Trojan-Bruin rivalry likely to extend with health care consolidation
It’s true in football. And in life. And it quite likely is going to be true in health care.
Which is to say that human existence in Southern California really boils down to a single question — are you a Bruin or a Trojan?
The UCLA Bruins and the University of Southern California Trojans have a historic rivalry that plays itself out at the Rose Bowl every fall. Families, workplaces, even halls of government are split between Trojan-cardinal and Bruin-blue in a way that’s really incomparable in any city on either coast.
But beyond the goal posts and tailgate parties, USC and UCLA are enormously powerful brands in the business of health care. And my takeaway from a California Lutheran University panel discussion on the future of health care on Sept. 17 is that the Bruin-Trojan rivalry is going to be a huge factor in an almost universally expected wave of hospital consolidation.
To quickly review the lineups:
• Now called UCLA Health, the Westwood-based operation is a research and teaching behemoth with more than 2,000 physicians, a medical center named for former President Ronald Reagan and a gazillion donors including Hollywood bigwigs such as David Geffen, whose name is on the medical school. UCLA is among the top acute care hospitals in the nation, and its growing Southern California network has the vast political and economic weight of the entire UC system behind it.
• Even larger is USC, whose medical school has been a partner with Los Angeles County’s health department since the 1880s, running the biggest health care organization in all of LA. Marilyn Monroe was born in LA County hospital’s charity ward in 1926. Recently, USC has acquired two major hospitals, launched a $1.5 billion funding campaign and received a $150 million gift from the W.M. Keck Foundation. The renamed Keck School of Medicine is moving up fast in national research rankings.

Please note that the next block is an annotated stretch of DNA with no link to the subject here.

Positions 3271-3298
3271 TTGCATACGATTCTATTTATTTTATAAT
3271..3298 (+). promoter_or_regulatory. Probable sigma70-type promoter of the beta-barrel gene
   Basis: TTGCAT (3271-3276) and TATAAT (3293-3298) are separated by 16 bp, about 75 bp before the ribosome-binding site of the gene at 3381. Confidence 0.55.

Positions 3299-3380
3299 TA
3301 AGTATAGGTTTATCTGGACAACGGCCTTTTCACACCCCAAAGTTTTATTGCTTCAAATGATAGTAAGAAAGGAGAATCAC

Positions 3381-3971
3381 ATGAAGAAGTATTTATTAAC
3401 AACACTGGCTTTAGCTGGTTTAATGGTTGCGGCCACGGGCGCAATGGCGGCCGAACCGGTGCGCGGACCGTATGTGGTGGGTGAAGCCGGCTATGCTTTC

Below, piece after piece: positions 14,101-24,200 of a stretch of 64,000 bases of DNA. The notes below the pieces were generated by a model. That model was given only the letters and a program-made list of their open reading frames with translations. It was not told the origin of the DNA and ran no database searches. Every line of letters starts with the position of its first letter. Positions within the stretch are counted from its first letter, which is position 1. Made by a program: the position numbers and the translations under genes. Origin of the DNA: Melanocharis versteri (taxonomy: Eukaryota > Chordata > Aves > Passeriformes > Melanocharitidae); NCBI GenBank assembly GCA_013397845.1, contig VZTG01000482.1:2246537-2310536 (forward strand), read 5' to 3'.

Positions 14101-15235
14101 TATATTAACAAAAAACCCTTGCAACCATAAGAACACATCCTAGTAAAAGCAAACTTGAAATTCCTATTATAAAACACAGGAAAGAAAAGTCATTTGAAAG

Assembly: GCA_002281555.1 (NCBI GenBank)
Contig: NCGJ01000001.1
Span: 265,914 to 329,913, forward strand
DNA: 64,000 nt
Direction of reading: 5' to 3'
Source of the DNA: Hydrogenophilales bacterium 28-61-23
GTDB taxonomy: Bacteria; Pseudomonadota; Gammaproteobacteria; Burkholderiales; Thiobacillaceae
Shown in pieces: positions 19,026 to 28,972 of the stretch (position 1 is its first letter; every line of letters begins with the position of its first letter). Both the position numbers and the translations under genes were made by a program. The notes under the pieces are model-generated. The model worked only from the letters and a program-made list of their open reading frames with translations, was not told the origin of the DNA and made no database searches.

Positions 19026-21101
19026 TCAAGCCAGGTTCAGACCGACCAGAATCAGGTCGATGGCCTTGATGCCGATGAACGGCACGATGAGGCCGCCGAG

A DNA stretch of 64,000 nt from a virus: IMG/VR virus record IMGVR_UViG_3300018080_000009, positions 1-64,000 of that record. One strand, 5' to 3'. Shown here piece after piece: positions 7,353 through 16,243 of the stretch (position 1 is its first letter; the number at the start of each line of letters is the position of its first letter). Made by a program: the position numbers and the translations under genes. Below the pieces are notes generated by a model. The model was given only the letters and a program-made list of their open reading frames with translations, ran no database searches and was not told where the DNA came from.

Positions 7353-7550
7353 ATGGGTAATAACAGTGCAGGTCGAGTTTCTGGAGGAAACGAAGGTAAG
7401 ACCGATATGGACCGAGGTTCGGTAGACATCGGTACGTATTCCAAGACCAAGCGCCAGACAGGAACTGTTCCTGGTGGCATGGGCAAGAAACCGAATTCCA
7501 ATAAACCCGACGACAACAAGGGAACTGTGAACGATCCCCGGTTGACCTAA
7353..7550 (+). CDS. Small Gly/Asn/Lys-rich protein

Both have the financial clout to purchase hospitals, form partnerships and undertake expensive projects, such as electronic medical records, that are at the heart of Obamacare.
CLU panelist Greg Angle, CEO of Los Robles Hospital and Medical Center in Thousand Oaks, predicted a “tremendous consolidation” in health care as “organizations are not able to make the transition” to new rules that reward practitioners wellness and not simply fees for services.
Panelist Steven Sell, western region president for insurer Health Net, said he expects large employers such as the UC System and CalPers to “narrow their networks” as Obamacare takes hold.
Panelist Matteo Dinolfo, M.D., the physician who is leading UCLA’s community clinic expansion, said that not every organization will be able to manage the transition to “being paid for keeping people well.” In part that means footing the bill for massive capital expenses and transition costs involved in electronic medical records. He said a plan being rolled out system wide to UC employees is “our first salvo” in the coming competition for patients who are getting health coverage for the first time or being dropped by their employer-based plans. “We think we will be pretty competitive,’’ he said.
What does this precisely mean for our region? In a world where consolidation truly ruled, it would be possible to see that every independent health care system would have to be aligned with either UCLA Health or USC-Keck to assure access to family practitioners, clinics, electronic records, the latest technology and research.
UCLA already has primary care clinics in Ventura County, a training alliance in family medicine with the county medical center and a built in group of potential new patients at UC Santa Barbara. As we enter the early going in the Obamacare rollout, it would appear to have the advantage.
But USC Keck could quickly gain ground. It has an emerging alliance with Dignity Health Central Coast to provide family physicians to Santa Maria and San Luis Obispo County, it has a vast alumni network to serve as a marketing base and it is just one deal away from a game-changing transformation of health care in the Highway 101 corridor.
One possible scenario would be an alliance between all of the Dignity Health organizations in the region with USC, and an affiliation of Cottage Health, Community Memorial and perhaps the Tenet organizations in SLO County with UCLA.
There is always a chance that another player, perhaps Mayo Clinic or Stanford, would find a creative way to partner with one or more of the Central Coast hospitals. But if consolidation is coming, and you have to believe it is, then the Bruin-Trojan rivalry will likely be playing out at a health care facility near you.
• Contact Editor Henry Dubroff at email@example.com.